Imposing External Ideas on Communities In the Name of Development Is the Opposite of Empowerment

You are here

jaume /
October 31, 2016

This season, it’s fashionable to quote Bob Dylan. He said, “A man is a success if he gets up in the morning and goes to bed at night and in between does what he wants to do.” I want to talk about a man I met a few months ago. His name was Aseem – which literally means ‘limitless’.

At the time, I was working for a non-profit focused on sustainable architecture and social housing while consulting for the United Nations Development Program (UNDP) and India’s Ministry of Rural Development (MoRD) to improve India’s longest-running housing assistance program aimed at the rural poor. As of 2012, upward of $15.5 billion had been spent on this program according to the MoRD, but India still faced a rural housing shortage of 4.1 million houses.

However, Aseem wasn’t one of the people looking for housing assistance. He was certainly poor: when he could work, he'd earn less than $5 a day. But in India, his earnings put him above the official poverty line. When I met him, he was putting the finishing touches on his new house that he had built with his own hands.

Aseem explained to me that on the days he couldn't find work, he and his wife would go to the stream near their house and make sun-dried bricks. Over the course of three months, they made about 20,000 of these bricks. For the roof, he bought wood (for trusses) from a nearby town and he bought clay roof tiles from a potter in his village. Then with the help of some friends and family, the house went up in about two weeks. All together, Aseem spent about $300 building his house.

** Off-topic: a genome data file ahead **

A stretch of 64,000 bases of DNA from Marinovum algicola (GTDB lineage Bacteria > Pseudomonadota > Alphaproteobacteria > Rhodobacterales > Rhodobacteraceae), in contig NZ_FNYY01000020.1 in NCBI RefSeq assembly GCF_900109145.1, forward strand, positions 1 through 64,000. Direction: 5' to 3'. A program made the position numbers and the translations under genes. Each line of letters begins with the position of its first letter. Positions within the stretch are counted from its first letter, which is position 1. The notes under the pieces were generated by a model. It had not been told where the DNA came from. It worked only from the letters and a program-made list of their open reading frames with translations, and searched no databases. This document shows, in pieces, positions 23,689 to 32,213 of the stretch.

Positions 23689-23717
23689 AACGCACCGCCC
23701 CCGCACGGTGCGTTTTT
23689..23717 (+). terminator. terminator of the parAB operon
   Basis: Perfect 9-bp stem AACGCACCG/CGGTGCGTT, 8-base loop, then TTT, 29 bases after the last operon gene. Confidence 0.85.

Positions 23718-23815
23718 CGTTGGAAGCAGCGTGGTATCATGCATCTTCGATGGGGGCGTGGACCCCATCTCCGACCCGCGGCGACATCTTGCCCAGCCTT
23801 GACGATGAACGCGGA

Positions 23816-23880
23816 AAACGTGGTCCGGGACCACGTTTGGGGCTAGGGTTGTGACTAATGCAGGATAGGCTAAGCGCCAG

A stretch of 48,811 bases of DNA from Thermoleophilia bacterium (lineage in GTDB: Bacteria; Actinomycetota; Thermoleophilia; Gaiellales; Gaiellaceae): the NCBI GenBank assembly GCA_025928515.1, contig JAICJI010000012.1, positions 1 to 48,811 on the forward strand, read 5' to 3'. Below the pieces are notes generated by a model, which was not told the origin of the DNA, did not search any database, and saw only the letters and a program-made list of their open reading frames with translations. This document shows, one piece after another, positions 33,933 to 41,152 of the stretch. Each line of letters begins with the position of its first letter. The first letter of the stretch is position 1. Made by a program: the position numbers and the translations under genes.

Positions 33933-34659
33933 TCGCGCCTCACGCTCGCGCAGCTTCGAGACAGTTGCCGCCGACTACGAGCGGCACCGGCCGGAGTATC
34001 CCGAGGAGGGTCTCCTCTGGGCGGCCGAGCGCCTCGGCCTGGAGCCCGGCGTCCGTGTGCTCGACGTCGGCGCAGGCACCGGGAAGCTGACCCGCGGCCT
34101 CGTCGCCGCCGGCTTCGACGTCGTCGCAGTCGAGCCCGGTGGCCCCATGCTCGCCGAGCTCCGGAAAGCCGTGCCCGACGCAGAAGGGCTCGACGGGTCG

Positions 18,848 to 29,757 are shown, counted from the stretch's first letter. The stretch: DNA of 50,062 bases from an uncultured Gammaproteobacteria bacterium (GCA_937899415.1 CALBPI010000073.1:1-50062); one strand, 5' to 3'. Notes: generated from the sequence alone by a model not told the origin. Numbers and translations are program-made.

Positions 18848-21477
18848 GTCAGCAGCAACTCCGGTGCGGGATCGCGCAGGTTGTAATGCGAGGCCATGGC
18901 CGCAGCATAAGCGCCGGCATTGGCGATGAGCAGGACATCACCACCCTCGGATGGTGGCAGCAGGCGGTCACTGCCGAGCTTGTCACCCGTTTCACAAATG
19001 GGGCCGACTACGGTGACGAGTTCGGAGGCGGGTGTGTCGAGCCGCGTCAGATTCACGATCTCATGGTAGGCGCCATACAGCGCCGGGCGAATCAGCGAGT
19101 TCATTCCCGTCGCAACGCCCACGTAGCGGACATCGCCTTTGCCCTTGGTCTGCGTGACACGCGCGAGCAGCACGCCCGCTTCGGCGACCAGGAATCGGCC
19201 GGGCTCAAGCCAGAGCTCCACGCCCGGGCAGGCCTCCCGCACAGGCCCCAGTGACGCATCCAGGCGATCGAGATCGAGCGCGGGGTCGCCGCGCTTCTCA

In Mr. Dylan’s terms, Aseem had succeeded. This is how his neighbors and his larger community built their houses. This is how his father and his grandfather before him had built their houses. If he abandons the house, it will disintegrate without leaving a footprint on our ecology. Sure, this house will need annual repairs, but Aseem knows how to take care of them.

But MoRD would beg to differ. They’d say the house is inferior and not ‘permanent’. They’re ready to give him give him about $1,050 in financial assistance to build a more permanent house, but if the numbers are to be believed, Aseem wouldn’t be able to build a ‘proper’ house with this assistance. He might have to incur serious debt if he wanted to finish it.

The reason is that if Aseem accepted MoRD assistance, he would not be able to build the house in his way. His costs are low because he can rely on local resources, his community, and his traditional knowledge. But the government program requires him to use materials that are available only in towns, and technology he knows nothing about. The materials and skills are costlier, and his community wouldn’t be able to help him.

So, these are the questions I’d like to pose: Is this empowerment? When we’re talking about development in the Global South, should we tell the target communities what their problems are? Should we tell them what they should be doing in order to solve their problems? We can either be limited by a haze of buzzwords, or we can explore greater possibilities by listening, respecting each other’s perspectives, and working together.

Fels Institute of Government

The Fels Institute of Government
3814 Walnut St. 
Philadelphia, PA 19104

(215) 898-7326

Facebook   Twitter   YouTube